From the publishers of THE HINDU
VOL.35 :: NO.02 :: Jan. 12, 2012
Arsenal fans look at the new statue of Thierry Henry. The statue is one of three unveiled around the ground to celebrate the club's 125th anniversary.
When Arsenal celebrated their 125th anniversary I, being present, was pleased to see the name of Sir Henry Norris whirled around among many others of the distinguished past at the base of each stand. Though I wonder how they may or more appositely how few of the 60,000 in the stadium other than myself, admittedly the author of the official club history, registered that name at all. Norris was not one of the three heroes of Arsenal history whose statues were unveiled before the game.
One very appropriate was of Herbert Chapman who, in his nine years at Highbury between 1929 and 1934, when he so sadly and prematurely died, utterly transformed a mediocre club into a dominant power. The two other statues were of recent stars in the shape of the centre half and skipper Tony Adams, a major force and figure despite his rampant alcoholism, and Thierry Henry, the record goal scorer.
And Norris? It is arguable that Arsenal today would not even exist were it not for the enterprise and machinations of this once wealthy property developer, his business based on the Fulham area of South West London, for which he eventually became a knighted Member of Parliament. The irony being that while, without Norris, Arsenal would hardly have reached their eventual heights, he would, if he had had this original way, actually have destroyed them!
For in 1913, Norris wanted to bring the Gunners, then Woolwich Arsenal playing in South East London at Plumstead, across the Thames not to Highbury but to Fulham, by the Thames itself, amalgamating the two clubs. It was touch and go then, but the Football Association, with whom Norris would eventually have many a bruising and ultimately losing battle, prevented him from doing so.
Thus it was that instead, Norris took the Gunners to Highbury in north rather than south west London, building a new stadium in the grounds of the St. John's Theological College. There they would stay until their recent move to the newly built nearby Emirates Stadium.
Norris seems not to have been a genial or a likeable man, he was essentially an autocrat. But not only did he take the Gunners to Highbury. He spent vast sums of money during the Great War to keep them financially alive, at a time when receipts dwindled away. And in 1919, when the War was over and football officially restarted, he got them by hook or crook back into the First Division.
He had no legal or moral right to do it. When soccer stopped for the War in 1915, the Gunners, after a truly dreadful season had been relegated to Division 2 where they had just finished only in fifth position, well short of the top two places which would have guaranteed promotion. It was decided in 1919 that the top division be expanded from 20 clubs to 22, and it was expected that therefore the two London clubs which had finished at the bottom of the last first division tournament would retain their places in Division 1. Those clubs being Chelsea and Tottenham Hotspur. Spurs already seething over what they regarded as Arsenal's invasion of their north London territory.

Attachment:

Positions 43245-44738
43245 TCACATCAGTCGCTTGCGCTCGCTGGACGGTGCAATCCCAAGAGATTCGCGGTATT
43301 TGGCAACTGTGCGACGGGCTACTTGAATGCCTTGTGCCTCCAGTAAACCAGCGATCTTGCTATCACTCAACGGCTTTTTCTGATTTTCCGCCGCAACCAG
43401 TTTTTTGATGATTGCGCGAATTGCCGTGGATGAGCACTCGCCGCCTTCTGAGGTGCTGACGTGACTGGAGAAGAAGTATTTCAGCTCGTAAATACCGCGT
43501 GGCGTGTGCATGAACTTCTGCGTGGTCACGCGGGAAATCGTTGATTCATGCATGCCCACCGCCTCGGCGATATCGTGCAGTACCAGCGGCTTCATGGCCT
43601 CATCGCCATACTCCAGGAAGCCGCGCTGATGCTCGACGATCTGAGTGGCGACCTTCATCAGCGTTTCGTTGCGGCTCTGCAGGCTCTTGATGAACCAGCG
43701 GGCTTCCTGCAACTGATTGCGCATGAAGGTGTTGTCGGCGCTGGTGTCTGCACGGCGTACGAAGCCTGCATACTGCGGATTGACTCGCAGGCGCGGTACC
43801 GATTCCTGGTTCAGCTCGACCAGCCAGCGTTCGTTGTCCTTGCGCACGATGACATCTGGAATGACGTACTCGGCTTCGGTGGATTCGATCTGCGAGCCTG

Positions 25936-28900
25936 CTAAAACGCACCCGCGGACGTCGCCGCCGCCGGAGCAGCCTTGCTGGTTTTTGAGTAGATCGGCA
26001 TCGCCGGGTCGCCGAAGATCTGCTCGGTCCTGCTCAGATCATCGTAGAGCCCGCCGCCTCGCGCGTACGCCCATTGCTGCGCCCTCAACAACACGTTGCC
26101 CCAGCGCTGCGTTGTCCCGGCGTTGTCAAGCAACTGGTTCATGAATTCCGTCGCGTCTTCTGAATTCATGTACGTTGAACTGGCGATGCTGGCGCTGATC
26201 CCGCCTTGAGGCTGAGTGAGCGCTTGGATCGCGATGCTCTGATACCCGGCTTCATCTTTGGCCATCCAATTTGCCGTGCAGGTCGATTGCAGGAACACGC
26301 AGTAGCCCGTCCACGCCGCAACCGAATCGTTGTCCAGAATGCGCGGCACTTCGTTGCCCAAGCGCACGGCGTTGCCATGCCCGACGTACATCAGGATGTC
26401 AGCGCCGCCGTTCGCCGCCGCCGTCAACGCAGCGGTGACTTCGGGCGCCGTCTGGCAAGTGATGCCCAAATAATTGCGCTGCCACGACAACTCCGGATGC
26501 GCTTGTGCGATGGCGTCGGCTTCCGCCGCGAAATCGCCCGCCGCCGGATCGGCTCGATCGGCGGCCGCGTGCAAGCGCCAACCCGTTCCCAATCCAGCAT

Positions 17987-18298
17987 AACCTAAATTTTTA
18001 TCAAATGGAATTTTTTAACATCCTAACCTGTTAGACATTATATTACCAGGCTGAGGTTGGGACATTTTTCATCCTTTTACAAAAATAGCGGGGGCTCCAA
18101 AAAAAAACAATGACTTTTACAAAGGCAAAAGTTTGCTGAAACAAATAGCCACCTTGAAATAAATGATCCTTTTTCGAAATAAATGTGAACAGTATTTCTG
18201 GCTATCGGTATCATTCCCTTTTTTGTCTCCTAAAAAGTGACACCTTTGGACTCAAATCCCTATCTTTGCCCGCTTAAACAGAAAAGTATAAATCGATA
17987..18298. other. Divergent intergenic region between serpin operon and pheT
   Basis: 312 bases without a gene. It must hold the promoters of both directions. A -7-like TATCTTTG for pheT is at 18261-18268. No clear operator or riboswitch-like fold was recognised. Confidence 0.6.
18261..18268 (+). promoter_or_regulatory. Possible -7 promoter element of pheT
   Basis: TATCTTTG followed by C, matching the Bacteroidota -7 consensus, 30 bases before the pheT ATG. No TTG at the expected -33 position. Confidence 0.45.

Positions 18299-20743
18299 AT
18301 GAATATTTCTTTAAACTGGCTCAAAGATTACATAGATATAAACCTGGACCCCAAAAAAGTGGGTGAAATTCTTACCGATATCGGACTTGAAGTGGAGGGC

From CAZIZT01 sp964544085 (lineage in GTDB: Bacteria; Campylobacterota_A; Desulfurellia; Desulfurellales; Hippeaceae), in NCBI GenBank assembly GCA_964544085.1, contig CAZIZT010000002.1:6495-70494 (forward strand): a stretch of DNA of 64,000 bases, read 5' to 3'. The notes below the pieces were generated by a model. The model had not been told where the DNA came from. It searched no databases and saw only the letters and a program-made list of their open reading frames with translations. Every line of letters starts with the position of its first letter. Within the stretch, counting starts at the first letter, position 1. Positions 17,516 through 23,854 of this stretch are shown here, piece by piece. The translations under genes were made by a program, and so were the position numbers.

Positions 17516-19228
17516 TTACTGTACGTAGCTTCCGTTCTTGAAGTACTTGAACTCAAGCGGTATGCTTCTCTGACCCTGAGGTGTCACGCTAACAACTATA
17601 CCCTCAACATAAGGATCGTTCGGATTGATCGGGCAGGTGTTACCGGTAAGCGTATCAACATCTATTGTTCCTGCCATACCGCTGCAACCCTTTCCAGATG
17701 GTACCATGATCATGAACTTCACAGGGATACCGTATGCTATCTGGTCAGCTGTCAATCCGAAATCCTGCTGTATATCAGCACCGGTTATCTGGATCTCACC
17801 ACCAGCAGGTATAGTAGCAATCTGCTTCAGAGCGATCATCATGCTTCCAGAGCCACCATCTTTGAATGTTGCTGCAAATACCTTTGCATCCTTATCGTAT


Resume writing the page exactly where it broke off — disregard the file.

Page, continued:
But much worse was to be done and it would take many a year for Spurs and their fans to forget, let alone to forgive, the offence. For Norris with the connivance of the President of the Football League, known ironically as ‘Honest John', worked out a dubious formula whereby Arsenal were promoted and Tottenham relegated.
The sheer casuistry of it went like this. Though the Gunners had finished only fifth in the last Second Division, they had been members of the Football League for some years longer than Spurs. Ignored was the fact that while the Gunners had never won anything of consequence, the Spurs back in 1901 had actually as a Southern League outside the Football League, won the FA Cup. But to the justified fury of Tottenham, down they went and up Woolwich Arsenal came. For years to come, rival fans jeered Arsenal fans that they had not been properly promoted. To which Arsenal fans retorted, and indeed still could, that, subsequently, they'd never been relegated either.
Arsenal's first post Great War manager was Leslie Knighton who had never kicked a ball in anger but would have charge of a string of famous clubs. Results were mediocre to poor, but he was a wizard in finding and signing relatively obscure young talent, to the outrage of competing clubs. Norris overawed and dominated him, reducing him to tongue tied silence in their meetings and eventually sacking him with scant compensation to make way — a historic coup — for Chapman. But even long after Norris' death, Knighton praised his foresight and originality. Insisting it was unfair that the FA had driven him out of the game.
This they did when his appeal against them in 1929 failed in the High Court, when it emerged that he had sold the club's motor coach for GBP300 — big money then — signed Chapman's name on the cheque and put it in his wife's account! Had Norris once so rich fallen on hard times? It is hard to know. But his vital role in the history of Arsenal cannot be exaggerated even if Gunners fans today have never heard of him.
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